The abolition of the Further Education Funding Council is increasingly seen by its staff as an inevitable part of the government's fundamental review of post-16 education.
Staff at the FEFC are resigning themselves to an uncertain future, as speculation mounts that ministers will announce the establishment of a new single post-16 funding body to fund all provision outside universities. Although plans will not be announced until later in the summer, it is thought a new national body would be based in Sheffield, closely linked to the headquarters of the University for Industry.
Stakeholders also believe that ministers are likely to separate funding and inspection regimes, which in the college sector are currently the responsibility of the FEFC.
Although the FEFC has been lobbying to retain the two functions under a single body, the government quietly confirmed last week that a separation was on the agenda as part of its announced plans to clamp down on college sleaze.
Confirmation that the review will not include the mass closure of school sixth-forms, a move widely expected as part of plans to iron out post-16 funding discrepancies with a common funding framework, came from lifelong learning minister George Mudie last week.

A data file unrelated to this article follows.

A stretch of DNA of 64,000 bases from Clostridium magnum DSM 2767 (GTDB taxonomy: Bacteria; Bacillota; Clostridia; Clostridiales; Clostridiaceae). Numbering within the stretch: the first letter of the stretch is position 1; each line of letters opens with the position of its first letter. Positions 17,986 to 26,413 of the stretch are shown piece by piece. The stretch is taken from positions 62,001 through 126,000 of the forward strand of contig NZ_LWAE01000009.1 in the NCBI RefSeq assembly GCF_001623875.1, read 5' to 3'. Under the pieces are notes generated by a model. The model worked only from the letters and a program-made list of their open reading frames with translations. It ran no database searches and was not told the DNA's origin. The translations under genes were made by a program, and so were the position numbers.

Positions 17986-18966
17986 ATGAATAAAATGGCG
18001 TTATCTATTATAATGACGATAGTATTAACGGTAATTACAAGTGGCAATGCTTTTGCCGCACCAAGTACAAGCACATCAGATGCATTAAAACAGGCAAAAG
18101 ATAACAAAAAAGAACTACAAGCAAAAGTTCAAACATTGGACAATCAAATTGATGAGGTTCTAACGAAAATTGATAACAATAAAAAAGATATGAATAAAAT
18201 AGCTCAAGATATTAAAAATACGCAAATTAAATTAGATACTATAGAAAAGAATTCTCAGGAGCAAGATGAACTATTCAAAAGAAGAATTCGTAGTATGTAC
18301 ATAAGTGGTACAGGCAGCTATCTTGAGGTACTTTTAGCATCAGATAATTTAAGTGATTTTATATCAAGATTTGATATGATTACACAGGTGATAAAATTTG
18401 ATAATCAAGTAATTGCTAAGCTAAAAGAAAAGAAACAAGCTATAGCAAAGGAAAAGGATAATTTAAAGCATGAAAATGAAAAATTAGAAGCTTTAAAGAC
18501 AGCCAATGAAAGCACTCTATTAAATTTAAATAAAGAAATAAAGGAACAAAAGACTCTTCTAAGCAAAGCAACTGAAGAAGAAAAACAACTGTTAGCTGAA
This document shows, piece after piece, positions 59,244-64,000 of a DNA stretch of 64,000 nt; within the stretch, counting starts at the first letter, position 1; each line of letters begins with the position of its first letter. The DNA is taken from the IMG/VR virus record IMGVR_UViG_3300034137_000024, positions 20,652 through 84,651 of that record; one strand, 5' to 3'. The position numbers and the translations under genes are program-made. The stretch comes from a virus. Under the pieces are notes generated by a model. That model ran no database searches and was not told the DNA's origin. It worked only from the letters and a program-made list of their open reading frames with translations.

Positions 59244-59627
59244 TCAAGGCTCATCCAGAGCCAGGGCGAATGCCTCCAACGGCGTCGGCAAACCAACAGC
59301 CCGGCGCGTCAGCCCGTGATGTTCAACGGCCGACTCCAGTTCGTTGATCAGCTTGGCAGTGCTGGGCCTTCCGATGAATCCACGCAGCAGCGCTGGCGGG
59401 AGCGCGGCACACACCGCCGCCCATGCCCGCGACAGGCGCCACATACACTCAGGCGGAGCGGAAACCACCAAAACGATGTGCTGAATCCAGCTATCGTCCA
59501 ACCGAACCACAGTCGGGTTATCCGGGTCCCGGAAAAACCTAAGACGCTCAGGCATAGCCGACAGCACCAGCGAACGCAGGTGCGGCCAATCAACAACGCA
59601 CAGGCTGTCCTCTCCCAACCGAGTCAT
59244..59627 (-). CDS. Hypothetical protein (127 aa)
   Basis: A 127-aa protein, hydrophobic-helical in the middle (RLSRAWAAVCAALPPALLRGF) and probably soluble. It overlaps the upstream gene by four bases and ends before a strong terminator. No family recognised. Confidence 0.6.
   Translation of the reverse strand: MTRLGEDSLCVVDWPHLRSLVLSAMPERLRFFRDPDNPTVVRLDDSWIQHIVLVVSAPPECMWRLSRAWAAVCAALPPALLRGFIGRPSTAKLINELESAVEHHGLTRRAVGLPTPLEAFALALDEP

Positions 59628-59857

During education questions in Parliament, Mr Mudie was asked if he could guarantee that no sixth-forms would be closed against the wishes of local stakeholders such as parents, teachers and local education authorities. "Yes," he replied.
His answer has increased speculation that the post-16 review is largely led by the prime minister's office, as some education ministers have indicated support for such a system.
Stakeholders are also concerned that the review is largely a foregone conclusion, with barely a month for consultation and just three or four months between the announcement of the review and a white paper planned for the summer.